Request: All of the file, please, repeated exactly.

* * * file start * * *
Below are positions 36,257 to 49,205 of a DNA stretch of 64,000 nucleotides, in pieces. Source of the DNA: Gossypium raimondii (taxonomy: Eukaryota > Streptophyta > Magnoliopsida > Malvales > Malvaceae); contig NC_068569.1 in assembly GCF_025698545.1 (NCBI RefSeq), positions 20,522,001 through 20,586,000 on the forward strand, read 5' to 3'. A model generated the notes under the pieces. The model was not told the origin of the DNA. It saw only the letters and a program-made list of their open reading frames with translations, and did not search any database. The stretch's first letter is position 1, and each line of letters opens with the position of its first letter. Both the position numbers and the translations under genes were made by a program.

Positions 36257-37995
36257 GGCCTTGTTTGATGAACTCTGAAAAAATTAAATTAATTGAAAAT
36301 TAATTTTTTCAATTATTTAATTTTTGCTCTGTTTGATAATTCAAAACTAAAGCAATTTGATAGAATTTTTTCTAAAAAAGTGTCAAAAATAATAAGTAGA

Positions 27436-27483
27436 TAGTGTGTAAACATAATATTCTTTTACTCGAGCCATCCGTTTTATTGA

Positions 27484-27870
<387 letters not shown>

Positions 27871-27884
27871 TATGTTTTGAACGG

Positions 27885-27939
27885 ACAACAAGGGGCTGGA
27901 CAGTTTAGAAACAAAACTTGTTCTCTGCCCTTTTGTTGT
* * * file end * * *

Below are positions 36,257 to 49,205 of a DNA stretch of 64,000 nucleotides, in pieces. Source of the DNA: Gossypium raimondii (taxonomy: Eukaryota > Streptophyta > Magnoliopsida > Malvales > Malvaceae); contig NC_068569.1 in assembly GCF_025698545.1 (NCBI RefSeq), positions 20,522,001 through 20,586,000 on the forward strand, read 5' to 3'. A model generated the notes under the pieces. The model was not told the origin of the DNA. It saw only the letters and a program-made list of their open reading frames with translations, and did not search any database. The stretch's first letter is position 1, and each line of letters opens with the position of its first letter. Both the position numbers and the translations under genes were made by a program.

Positions 36257-37995
36257 GGCCTTGTTTGATGAACTCTGAAAAAATTAAATTAATTGAAAAT
36301 TAATTTTTTCAATTATTTAATTTTTGCTCTGTTTGATAATTCAAAACTAAAGCAATTTGATAGAATTTTTTCTAAAAAAGTGTCAAAAATAATAAGTAGA

Positions 27436-27483
27436 TAGTGTGTAAACATAATATTCTTTTACTCGAGCCATCCGTTTTATTGA

Positions 27484-27870
<387 letters not shown>

Positions 27871-27884
27871 TATGTTTTGAACGG

Positions 27885-27939
27885 ACAACAAGGGGCTGGA
27901 CAGTTTAGAAACAAAACTTGTTCTCTGCCCTTTTGTTGT